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Phenomenology

By Sister Olive Kajoina and Sara Mariam Emami

What is phenomenology?
Lichtman (2013) defines phenomenology as a type of qualitative research with
philosophical roots that emphasizes study of lived experiences.

According to Merriam (2002), phenomenology seeks to understand the


essence and underlying structure of phenomenon.

Addresses the questions about the common, every day experiences or events
believed to be important phenomena of our type, typical of a group of people, or
of contemporary interest.
What is the essence of this phenomena as experienced
by these people and what does it mean?

What is phenomenology? (cont.)


Investigates subjective phenomena
Truths about reality are embedded in peoples lived experiences
The purpose of this research method is to describe experiences as they are
lived to capture the lived experience

Addresses the meaning that things have in our experience:


the significance of objects, events, tools, the flow of time, the self, as these things arise and are
experienced in our life world

Studies the structure of various types of experiences ranging from


perception, thought, memory, imagination, emotion, desire, and linguistic
activity

Characteristics of Phenomenology
Tends to withstand the acceptance of those circumstances which are
unobservable and is a grand system that rises in speculative thinking.

Opposes naturalism (e.g. objectivism & positivism).


Justifies knowledge with reference to awareness of a substance itself.
Inquiry ought to emphasize upon encountering as it is directed at
objectives as they are encountered.

Main research approaches


Descriptive describes the human experience.
Interpretive - is to explore in detail how participants are
making sense of their personal and social world.
Post-intentional - incorporates elements of post-structural
thinking into traditional methods.

Roots and Historical


Development
Origins of phenomenology
Discipline central to the tradition of continental European
philosophy throughout the 20th century.
Fathered by Edmund Husserl, then further developed by
proponents Martin Heifegger, Maurice Merleau-Ponty, Jean-Paul
Sartre. Franz Brentano, an Austrian philosopher steered Husserl
away from mathematics (Lichtman, 2013, p. 84).
Most famous classical phenomenologists, many different thinkers,
different concepts, methods, and results.

Schematic representation of Husserls view on


Phenomenology
APPROACH TO
PHILOSOPHICAL
CONCEPT
INTUITIVE
EXPERIENCE OF
PHENOMENON
AMONG PEOPLE
*Husserl defines Phenomenology as, an approach to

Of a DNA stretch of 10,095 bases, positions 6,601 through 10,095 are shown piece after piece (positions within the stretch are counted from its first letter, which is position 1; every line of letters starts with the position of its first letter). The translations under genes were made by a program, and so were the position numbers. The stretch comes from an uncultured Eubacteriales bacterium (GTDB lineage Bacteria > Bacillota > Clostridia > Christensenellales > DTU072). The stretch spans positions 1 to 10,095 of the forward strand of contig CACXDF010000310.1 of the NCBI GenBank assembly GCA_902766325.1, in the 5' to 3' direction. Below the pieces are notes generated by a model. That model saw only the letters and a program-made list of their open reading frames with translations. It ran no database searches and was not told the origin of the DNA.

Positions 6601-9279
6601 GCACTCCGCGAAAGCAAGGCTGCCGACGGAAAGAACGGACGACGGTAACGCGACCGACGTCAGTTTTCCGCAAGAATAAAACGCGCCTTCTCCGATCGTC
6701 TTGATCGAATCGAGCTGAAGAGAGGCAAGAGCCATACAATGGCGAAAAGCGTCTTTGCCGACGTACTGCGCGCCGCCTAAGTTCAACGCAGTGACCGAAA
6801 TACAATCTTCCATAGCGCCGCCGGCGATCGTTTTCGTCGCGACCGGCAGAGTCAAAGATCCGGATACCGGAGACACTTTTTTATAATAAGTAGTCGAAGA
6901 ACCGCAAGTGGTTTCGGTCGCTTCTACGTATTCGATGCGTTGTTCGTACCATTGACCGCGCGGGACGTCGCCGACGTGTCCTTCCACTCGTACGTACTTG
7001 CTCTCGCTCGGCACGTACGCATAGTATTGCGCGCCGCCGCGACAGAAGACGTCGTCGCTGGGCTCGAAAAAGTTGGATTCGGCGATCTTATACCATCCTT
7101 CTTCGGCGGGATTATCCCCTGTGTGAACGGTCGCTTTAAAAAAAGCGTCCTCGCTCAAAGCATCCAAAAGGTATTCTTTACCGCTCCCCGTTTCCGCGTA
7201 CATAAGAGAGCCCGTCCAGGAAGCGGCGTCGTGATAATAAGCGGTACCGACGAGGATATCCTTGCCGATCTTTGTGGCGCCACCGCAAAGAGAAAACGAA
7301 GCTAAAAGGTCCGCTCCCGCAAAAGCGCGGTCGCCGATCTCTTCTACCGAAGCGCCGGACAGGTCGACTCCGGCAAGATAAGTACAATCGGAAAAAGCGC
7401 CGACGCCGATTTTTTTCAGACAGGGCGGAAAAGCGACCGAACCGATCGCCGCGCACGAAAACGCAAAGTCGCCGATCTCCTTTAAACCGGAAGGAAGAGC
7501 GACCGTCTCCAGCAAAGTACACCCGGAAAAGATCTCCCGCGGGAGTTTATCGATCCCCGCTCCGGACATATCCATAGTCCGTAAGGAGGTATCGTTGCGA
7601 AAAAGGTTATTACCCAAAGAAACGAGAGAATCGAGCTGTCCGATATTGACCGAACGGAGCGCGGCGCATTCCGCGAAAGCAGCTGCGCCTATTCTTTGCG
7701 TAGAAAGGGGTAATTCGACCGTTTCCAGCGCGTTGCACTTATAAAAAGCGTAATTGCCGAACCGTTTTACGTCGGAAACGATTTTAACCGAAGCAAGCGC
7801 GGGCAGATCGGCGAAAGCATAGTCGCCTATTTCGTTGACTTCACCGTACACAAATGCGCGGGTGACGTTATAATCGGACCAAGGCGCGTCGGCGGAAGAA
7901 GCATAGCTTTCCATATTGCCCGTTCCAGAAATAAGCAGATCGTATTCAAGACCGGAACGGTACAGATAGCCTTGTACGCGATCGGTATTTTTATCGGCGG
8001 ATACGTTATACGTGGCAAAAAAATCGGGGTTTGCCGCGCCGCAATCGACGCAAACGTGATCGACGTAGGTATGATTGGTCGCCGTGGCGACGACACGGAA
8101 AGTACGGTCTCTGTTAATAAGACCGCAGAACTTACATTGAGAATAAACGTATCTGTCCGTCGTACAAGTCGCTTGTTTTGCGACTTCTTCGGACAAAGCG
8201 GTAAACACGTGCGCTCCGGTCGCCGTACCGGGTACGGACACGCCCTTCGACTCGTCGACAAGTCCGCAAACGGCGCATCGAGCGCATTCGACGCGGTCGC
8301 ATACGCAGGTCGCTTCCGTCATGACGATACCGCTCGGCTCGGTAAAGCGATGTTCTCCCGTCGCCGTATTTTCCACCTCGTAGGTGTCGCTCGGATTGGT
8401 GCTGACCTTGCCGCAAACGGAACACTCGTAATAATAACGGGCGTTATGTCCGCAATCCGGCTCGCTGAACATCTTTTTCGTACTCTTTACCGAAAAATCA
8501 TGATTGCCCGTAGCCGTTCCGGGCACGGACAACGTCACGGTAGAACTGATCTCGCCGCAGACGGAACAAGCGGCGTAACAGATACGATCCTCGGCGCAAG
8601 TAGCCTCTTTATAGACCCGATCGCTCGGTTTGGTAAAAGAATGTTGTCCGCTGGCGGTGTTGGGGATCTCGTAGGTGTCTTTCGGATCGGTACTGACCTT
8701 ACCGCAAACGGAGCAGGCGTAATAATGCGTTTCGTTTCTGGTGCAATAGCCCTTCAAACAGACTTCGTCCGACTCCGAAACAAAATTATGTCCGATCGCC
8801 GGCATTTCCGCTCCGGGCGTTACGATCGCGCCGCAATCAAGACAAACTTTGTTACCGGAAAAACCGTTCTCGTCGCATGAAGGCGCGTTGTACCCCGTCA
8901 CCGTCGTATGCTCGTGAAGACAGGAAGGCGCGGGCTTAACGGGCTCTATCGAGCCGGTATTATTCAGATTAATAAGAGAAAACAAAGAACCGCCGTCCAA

philosophy that takes the intuitive experience of a
phenomenon as its starting point & tries to extract from it the
essential features of experiences & the essence of what we
experience

FEATURES
OF
EXPERIENC
E
ESSENCE OF
WHAT IS
EXPERIENCED

Edmund Husserl (cont.)


Edmund Husserl was drawn to philosophy by Franz Brentano
began to criticize the plight of empiricism (Spiegelberg, 1975).

Brentano believed that the object of inquiry should be human experience, not
necessarily a reflection of the physical realm but is in fact a realm in its own right
(Polkinghorne, 1983).
Rejected the reductionist tendencies of the natural science.
Husserl believed that natural scientific measurement is not a suitable vehicle to
understand the human being since man cannot be reduced to a measurable
object (Kruger, 1979).
To understand ones fellow man, one needs to look at the quality of experiences
and as such he placed great emphasis on consciousness.

Edmund Husserl Martin


Heidegger
Heidegger, who is considered one of the main contributors to the theory of

phenomenological psychology, was successful in merging existentialism and


phenomenology.
Expanded on Husserls phenomenology to include not only consciousness but also
the individuals world in which he lives (Vonder Hoeven, 1965).
Being-in-the-world precedes all our thinking of the world (in Giorgi et al., 1983).
The notion of being -in -the world (for Heidegger) yielded an existential
reformulation of Husserls philosophy.
Pure consciousness was no longer the object of investigation.
Instead the focus shifted to a study of consciousness as it presents itself in the
lived experience of the individual (Valle & King, 1978).

Edmund Husserl Martin


Heidegger Jean Paul-Sartre
This discipline seeks to explain the essence or structure of human
experience through the use of descriptive research techniques (Valle &
King, 1978).
Sartre (Spiegelberg, 1965) expanded further on Husserls phenomenology
by introducing a reflexive and pre-reflexive consciousness.
Believed consciousness to be ahead of itself and as such capable of being
aware of itself.
Consciousness as an action where individuals can become aware of their
experiences and consciousness merely by reflecting consciousness (in
Spiegelberg, 1965).

Edmund Husserl Martin Heidegger


Jean Paul-Sartre Maurice Merleau-Ponty
Merleau-Ponty believed that individual perception has an original relationship to the world
since individuals do not actually perceive their world but instead, their world is what they
perceive.
The individual co-exists with his world and this co-existence is made possible by
consciousness, and without human consciousness there is no world (Merleau-Ponty in
Luypen, 1966).
Sartre and Merleau-Ponty emphasized the importance of pre-conceptual structures that are
the origins of experience (Polkinghorne, 1989).
Maintained the foundational concepts of Husserlian; reflected on structure of consciousness
that consists of levels of transactions. Levels of transactions meaningful human
experiences making sense of the human experience.

Other philosophers
Emmanuel Levinas studied Husserl and developed a philosophy of ethics
Argued Husserls transcendental ego was too idealistic

Jacques Derrida there is no single meaning to language or text


Claude Lvi-Strausss structural model (1968) looks below the surface of culture
to identify the mental structures of human thoughts that underlie all cultures
(Lichtman, 2013, p. 84).
Lvi-Strauss has been the most influential in the past 20 years and is more of a
contemporary voice regarding influences of phenomenology
Alfred Schtz, more than any other phenomenologist, attempted to relate the
thought of Edmund Husserl to the social world and the social sciences.

Types of Phenomenology
Realistic
Emphasizes the search for universal essence of various sorts of matters (e.g. human actions,